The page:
Dicey: Your concepts are intriguing, indeed. I can see why these are your faves.
3. In a recent blog post, you wrote: “In The Substitute, Miss Havana proved more conniving and evil than Lucifer, and eventually caused him great pain. People like it when the devil is defeated; it was easy to get laughs at Lucifer’s expense.” Which one is the real villain in your story? Miss Havana or Lucifer, and which one was more interesting to write? Why?
James: An excellent question! The answer to the villain question is “neither.” The real villain is the daughter of Lucifer and Miss Havana, Lilith. The daughter inherits the evil nature of both Miss Havana and the devil, making her twice as caustic as her parents. As to which was the most interesting to write, that would be Miss Havana. I loved her complex, two-faced nature and the fact that no one could guess what she’d do next. Her quirky nature means no one will guess the end of the novel, even within a couple of paragraphs from the conclusion.
Dicey: Hope I didn’t force you to reveal a spoiler about the daughter. 😉 Then again, I guess that’s not the big secret since no one will guess the end even right up to the conclusion. I like surprises…in literature, that is.
4. In that same blog post, you wrote: “On acceptance of the manuscript, the Solstice Publishing editor offered, ‘I found it to be a humorous, gory, graphic, moral and ultimately satisfying tale.’ That is exactly what I intended.” How did you insert morality into the story without losing the humor, gory, and graphic nature of the book?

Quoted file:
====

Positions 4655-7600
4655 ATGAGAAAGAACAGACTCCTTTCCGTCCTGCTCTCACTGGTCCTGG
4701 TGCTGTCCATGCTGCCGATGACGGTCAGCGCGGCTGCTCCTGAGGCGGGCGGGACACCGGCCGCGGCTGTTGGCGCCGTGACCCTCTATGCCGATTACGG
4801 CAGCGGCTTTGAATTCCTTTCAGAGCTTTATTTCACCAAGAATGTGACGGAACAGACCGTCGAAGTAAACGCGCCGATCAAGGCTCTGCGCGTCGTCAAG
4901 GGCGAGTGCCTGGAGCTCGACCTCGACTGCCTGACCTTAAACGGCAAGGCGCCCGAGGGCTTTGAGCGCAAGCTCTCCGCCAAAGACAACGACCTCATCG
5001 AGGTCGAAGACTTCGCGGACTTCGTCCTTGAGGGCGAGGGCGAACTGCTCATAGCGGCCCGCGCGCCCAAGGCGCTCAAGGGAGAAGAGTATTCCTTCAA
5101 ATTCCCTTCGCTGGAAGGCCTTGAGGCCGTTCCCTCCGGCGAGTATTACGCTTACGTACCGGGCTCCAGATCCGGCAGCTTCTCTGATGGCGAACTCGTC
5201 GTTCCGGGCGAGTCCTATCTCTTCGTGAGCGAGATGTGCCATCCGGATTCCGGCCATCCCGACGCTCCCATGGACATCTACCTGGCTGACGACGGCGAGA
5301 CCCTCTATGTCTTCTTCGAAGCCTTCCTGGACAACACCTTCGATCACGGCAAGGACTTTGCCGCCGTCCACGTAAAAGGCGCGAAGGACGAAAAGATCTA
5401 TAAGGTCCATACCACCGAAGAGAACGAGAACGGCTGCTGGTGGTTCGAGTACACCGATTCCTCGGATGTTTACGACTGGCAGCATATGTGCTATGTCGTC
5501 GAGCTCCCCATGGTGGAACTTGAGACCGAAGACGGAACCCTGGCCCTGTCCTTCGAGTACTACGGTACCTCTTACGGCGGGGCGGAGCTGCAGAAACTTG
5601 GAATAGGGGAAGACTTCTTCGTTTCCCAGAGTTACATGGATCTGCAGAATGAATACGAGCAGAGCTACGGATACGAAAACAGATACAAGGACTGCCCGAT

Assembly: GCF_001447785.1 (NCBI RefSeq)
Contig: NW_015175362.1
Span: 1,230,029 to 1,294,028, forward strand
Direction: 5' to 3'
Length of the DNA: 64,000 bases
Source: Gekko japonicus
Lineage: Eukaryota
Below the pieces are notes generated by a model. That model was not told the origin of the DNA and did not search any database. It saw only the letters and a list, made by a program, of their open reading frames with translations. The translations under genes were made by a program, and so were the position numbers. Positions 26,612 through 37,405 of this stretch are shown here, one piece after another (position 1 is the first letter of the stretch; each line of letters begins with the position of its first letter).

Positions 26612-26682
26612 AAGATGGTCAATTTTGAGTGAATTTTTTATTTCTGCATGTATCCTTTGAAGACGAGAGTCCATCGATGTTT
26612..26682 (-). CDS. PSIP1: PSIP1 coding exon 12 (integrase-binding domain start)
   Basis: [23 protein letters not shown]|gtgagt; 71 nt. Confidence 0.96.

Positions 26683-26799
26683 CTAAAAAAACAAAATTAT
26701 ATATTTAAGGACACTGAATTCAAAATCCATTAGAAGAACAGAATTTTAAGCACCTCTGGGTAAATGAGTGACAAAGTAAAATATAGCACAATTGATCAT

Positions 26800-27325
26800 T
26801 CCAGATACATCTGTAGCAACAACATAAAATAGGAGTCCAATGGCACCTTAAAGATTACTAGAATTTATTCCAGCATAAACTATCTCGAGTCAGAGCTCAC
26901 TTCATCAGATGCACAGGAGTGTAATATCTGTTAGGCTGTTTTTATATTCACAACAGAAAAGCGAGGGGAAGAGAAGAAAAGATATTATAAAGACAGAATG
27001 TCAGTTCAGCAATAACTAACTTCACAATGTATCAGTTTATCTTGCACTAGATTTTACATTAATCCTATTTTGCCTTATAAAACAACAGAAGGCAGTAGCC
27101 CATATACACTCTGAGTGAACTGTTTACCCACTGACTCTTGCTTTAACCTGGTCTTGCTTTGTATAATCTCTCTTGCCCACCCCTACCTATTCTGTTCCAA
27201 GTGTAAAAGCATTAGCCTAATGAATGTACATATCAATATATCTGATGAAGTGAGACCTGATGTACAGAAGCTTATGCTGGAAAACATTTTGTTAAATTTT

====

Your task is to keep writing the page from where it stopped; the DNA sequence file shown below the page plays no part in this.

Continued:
The quote is in reference to the sequel novel to The Substitute, called Oh, Heavens, Miss Havana! The book is written like a saw tooth, with sharp teeth of humor between each horrifying social issue I addressed. To add humor, Miss Havana’s spirit haunts a beautiful advice columnist known as “Miss Jackie.” Of course, no one in their right mind would take the advice Miss Havana dispenses, but her multiple stints offering advice is a great opportunity for humor. As advice columnist, Miss Havana is guided by two basic tenets. First, that ‘everyone is entitled to her opinion’, and second, that she reached the point in life where everything was a lie; therefore, she is able to discern the truth. When her spirit is not destroying Miss Jackie’s career, it occupies various felons, and she exacts retribution from almost everyone she stumbles into. She makes a great assassin as she comes to see herself as “The Angel of Death.” As in the case of The Substitute, no one will guess the end of Oh, Heavens, Miss Havana! That ending is the most poignant I’ve written, so much so that one reviewer stated, “And what an ending…! I won’t give it away but if it doesn’t give you at least one sniffle, in the midst of all that dark laughter, then you’ve got Lucifer’s sensitivity.”
Thanks for having me on your blog, Dicey. Your questions are by far the most insightful I’ve addressed. Your readers can find more about me and my books at http://cookinwithmisshavana.blogspot.com/, where I will also be posting inputs from other “The Day the Sun Stopped Shining” blog tour authors. There are also free books and a cool contest there.
Dicey: With “Sharp teeth of humor” and “Lucifer’s sensitivity”, I can see you have a way with words that is both witty and entertaining. Thank YOU for taking the time to answer my questions with such depth. I’m glad you found them insightful. Your passion for your books showed through. It’s been my pleasure. I’ll stop by your blog to check out the contests and other author features.
Merry Christmas to all!